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Want to know a secret? Part 3

Have you ever come in from sledding on a cold day to plop in front of a blaring fire and noticed the feeling of deep relaxation and peace that follows? Have you ever spent a brisk fall evening raking leaves then enjoyed a hot bowl of soup that seemed to melt your soul? What about taking a breath of fresh morning air after the first snow fall of the season?

Now, this secret is not mine. You can share it with whoever you want; in fact, I hope you do! For some reason the powers-that-be in our culture would like us all to believe that staying perfectly comfortable is of the utmost importance. And the secret they keep is that embracing discomfort and even extreme temperatures can be very good for human health. Why this secret is tucked away so tightly is a mystery. Although, it may be due to the large amounts of money spent on air conditioners, and heaters, and even pharmaceuticals every year. But I digress.

The truth is those folks running madly toward frigid waters stripped down to their skivvies every year are actually onto something.

Here's what's to gain:


COLD


+Reducing Inflammation

+Easing Sore Muscles, Aches, & pains

+Strengthening the central nervous system and immune system

+Improved Sleep

+ Build resilience to stress/stressors

+Boosts Energy

+ Improved Mood and mental discipline




The research on cold therapy is usually aimed at professional athletes but don't let this sway you if you aren't running the IronMan or competing in the World Strongest Man competitions. With some additional digging, and we suggest you do, you can easily find that the research points to benefits for every individual. Some folks believe this is because, as humankind developed, we were constantly exposed to changing temperatures without the extensive protection from the elements that we currently enjoy. There is so much information regarding this topic with some prerequisites to these pieces of information as well. But we can cover a summary and hopefully spread the itch to learn more! Here are a few of the things that happen when exposed to extreme cold for short periods of time leading to those benefits: Release of norepinephrine and endorphins, triggers hormesis where the body learns to adjust to stressors and creates a healthy internal balance, reduction of inflammation and improved blood flow that allows the body to actively heal and recover, reduction to cortisol levels, and improved uric acid and glutathione levels in the blood, plus the healing and replacement of damaged synapses in the brain just to name a few. Additionally, successfully sitting through a cold therapy session forces you to learn to control your sympathetic nervous system and gives you one heck of a mental win, without running that marathon.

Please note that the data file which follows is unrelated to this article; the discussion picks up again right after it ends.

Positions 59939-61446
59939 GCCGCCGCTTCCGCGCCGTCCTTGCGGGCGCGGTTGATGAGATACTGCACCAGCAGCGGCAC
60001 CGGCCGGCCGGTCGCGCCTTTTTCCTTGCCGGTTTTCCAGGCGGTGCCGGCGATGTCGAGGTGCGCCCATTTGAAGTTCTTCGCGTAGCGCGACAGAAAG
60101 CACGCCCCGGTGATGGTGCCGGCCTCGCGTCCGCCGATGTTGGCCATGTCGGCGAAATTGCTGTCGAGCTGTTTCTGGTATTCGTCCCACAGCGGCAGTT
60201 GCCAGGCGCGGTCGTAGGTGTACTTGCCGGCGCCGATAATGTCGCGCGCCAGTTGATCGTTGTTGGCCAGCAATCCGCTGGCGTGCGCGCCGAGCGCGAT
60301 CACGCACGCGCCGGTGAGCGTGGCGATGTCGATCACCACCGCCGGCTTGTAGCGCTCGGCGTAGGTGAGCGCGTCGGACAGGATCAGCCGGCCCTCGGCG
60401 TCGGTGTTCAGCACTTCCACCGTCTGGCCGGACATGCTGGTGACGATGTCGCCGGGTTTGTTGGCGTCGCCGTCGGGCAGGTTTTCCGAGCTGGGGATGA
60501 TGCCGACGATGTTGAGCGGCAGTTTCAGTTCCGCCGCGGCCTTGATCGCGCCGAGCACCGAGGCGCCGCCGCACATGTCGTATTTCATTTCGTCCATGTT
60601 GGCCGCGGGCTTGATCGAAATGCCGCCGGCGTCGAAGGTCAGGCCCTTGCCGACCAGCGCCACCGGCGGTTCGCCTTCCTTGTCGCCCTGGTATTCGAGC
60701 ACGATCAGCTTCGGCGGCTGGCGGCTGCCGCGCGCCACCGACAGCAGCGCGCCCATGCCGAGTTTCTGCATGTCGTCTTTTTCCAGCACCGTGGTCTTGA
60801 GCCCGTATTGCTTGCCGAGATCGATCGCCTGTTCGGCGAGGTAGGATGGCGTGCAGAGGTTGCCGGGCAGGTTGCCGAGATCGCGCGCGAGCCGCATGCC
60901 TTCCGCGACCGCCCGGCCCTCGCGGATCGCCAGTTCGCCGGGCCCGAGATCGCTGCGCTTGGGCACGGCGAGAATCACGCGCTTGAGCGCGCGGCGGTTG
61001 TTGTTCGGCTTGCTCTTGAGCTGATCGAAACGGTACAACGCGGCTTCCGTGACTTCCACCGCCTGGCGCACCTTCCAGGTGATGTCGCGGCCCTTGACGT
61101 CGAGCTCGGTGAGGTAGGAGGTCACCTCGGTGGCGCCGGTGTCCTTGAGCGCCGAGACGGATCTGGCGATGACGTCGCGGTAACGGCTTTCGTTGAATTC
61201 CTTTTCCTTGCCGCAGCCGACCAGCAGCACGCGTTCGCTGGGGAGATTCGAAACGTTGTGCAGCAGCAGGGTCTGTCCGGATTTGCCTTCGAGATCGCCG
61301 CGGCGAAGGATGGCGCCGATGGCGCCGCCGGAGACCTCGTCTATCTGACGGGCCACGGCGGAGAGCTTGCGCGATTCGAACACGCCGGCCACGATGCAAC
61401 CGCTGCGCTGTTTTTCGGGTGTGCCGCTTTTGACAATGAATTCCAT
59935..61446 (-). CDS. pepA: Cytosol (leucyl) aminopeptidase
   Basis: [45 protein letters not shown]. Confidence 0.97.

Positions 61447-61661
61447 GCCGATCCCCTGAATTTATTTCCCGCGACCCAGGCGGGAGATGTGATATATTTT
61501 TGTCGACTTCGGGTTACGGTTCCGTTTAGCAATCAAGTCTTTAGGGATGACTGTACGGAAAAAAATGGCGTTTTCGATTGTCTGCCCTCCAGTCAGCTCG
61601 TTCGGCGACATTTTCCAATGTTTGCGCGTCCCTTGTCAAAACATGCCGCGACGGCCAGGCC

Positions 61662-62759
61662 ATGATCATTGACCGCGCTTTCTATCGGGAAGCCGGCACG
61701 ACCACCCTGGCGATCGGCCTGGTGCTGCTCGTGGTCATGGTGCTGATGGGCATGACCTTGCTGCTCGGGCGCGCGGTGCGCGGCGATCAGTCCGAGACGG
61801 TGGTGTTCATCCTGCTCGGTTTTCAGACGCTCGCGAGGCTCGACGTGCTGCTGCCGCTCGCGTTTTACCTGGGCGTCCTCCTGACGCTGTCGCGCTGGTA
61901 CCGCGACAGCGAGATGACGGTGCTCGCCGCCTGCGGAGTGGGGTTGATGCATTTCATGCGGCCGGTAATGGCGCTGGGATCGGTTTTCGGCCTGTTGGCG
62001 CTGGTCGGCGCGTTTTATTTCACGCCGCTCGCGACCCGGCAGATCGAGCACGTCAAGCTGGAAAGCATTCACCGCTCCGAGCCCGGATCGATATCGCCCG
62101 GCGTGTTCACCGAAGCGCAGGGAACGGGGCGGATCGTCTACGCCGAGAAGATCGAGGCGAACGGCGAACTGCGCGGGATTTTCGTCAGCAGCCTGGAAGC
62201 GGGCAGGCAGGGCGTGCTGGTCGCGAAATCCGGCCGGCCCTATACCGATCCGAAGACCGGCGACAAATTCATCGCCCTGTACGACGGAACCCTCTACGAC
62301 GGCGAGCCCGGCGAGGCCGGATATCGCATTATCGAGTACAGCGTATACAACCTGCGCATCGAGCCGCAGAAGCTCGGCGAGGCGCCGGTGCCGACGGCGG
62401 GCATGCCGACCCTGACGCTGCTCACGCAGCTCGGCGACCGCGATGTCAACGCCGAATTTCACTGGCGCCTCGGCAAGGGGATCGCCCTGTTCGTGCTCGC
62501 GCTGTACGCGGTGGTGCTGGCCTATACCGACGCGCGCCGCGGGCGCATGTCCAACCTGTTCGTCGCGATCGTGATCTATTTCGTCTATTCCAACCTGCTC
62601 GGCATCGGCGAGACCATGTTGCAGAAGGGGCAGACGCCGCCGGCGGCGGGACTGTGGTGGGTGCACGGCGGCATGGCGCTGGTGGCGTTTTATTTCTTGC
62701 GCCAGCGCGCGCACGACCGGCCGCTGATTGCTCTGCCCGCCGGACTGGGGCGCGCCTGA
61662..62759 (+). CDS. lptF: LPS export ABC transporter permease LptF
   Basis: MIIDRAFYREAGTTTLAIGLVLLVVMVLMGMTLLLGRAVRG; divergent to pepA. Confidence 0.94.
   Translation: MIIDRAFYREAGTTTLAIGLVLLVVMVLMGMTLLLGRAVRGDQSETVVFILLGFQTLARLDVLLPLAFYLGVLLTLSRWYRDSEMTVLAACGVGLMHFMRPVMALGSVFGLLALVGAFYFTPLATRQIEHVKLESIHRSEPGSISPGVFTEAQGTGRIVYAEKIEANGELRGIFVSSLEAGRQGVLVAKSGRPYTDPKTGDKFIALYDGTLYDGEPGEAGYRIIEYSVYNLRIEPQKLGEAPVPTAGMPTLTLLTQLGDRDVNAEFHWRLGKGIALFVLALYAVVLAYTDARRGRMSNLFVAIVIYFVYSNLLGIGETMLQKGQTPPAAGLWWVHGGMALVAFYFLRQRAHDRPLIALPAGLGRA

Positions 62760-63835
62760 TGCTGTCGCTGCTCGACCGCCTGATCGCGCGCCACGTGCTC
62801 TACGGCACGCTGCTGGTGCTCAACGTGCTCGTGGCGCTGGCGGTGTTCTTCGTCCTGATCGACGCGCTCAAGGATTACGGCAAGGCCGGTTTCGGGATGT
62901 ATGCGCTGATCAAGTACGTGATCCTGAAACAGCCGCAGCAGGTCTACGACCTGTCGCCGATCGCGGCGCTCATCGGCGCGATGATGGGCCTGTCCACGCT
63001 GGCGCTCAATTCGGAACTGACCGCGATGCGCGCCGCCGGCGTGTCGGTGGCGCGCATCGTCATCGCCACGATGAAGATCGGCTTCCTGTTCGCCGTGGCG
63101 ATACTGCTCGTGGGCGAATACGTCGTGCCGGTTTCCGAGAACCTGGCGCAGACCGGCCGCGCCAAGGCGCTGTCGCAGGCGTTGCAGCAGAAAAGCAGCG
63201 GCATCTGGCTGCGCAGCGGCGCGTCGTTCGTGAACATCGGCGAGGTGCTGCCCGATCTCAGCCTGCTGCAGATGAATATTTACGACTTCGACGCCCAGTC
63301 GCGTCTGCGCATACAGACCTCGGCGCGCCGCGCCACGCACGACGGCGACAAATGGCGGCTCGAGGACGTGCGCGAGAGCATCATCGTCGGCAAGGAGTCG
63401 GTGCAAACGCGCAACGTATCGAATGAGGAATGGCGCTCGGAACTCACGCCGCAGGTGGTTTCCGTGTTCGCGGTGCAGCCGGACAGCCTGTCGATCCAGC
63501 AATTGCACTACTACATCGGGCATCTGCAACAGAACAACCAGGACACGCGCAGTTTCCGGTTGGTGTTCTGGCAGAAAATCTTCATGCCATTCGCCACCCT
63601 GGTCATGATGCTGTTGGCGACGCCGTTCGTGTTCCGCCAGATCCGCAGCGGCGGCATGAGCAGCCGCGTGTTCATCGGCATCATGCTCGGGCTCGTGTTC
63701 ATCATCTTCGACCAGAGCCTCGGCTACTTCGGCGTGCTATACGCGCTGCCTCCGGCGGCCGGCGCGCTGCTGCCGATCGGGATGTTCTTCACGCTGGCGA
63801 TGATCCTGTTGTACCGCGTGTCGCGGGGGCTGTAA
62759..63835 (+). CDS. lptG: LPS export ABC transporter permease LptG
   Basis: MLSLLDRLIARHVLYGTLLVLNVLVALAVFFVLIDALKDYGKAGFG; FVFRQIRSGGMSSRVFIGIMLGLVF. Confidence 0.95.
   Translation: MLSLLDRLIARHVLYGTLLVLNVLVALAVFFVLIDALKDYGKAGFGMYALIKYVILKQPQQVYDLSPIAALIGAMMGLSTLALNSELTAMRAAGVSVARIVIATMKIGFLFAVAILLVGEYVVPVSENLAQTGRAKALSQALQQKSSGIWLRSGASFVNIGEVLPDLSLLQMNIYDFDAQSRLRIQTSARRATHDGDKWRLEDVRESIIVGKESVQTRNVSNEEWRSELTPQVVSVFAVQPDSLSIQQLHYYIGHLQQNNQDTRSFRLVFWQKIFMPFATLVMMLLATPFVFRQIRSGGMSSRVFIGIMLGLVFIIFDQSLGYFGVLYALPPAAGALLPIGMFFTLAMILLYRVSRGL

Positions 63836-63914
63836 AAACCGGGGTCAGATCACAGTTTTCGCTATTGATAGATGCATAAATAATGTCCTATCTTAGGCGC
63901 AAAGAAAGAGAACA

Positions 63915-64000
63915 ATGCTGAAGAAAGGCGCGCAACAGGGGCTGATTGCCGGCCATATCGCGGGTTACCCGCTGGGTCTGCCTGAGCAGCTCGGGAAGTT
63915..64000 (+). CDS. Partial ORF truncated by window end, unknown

HEAT


+Improved Energy

+Combats effects of Aging

+Improved Cardiovascular Health

+Reduce Blood Pressure

+Improved athletic (physical) ability

+Builds and maintains healthy muscles

+Regulate Appetite

+Increase Metabolism


The effects of heat therapy on the body are quite similar to cold therapy but research shows they are complimentary. Both hot and cold therapy strengthen the mitochondria in our cells, stimulating cell regeneration and improving our energy production. Heat therapy, however, has been found to help detox heavy metals from the body, increase plasma, red blood cell, and oxygen volume in the blood. Additionally, heat therapy widens blood vessels and increases circulation, reduced muscle breakdown, and increases production of the human growth hormone by 2 to 5 times. Improved plasticity of the brain is influenced by the brain derived neurotropic factor and the immune system is ignited by the heat shock protein and the release of cytokine.




Our discussion here barely brushes on the complexity of this topic but for us, the conclusion is pretty easy. Adding hot and cold therapy to our health regiment is a no brainer. But please remember to consult your doctor if you have any health concerns that may be affected by this type of activity and to use common sense; otherwise, extreme temperatures can be dangerous. For many people, a polar plunge or swimming in frigid sea waters aren't realistically in the card. They sure aren't for us right now. But implementing these things can look like sauna or steam room use, hot tub or hot bath dips, and cold showers, ice baths, or maybe just streaking across your backyard at the height of winter. Whatever works for you!


What do you think? Any ideas to implement these practices into your daily, weekly, or monthly routines?

Wishing you a happier, healthier, and more delicious dip in the ice!

The Stevens Family at Rocking 5 S Farms

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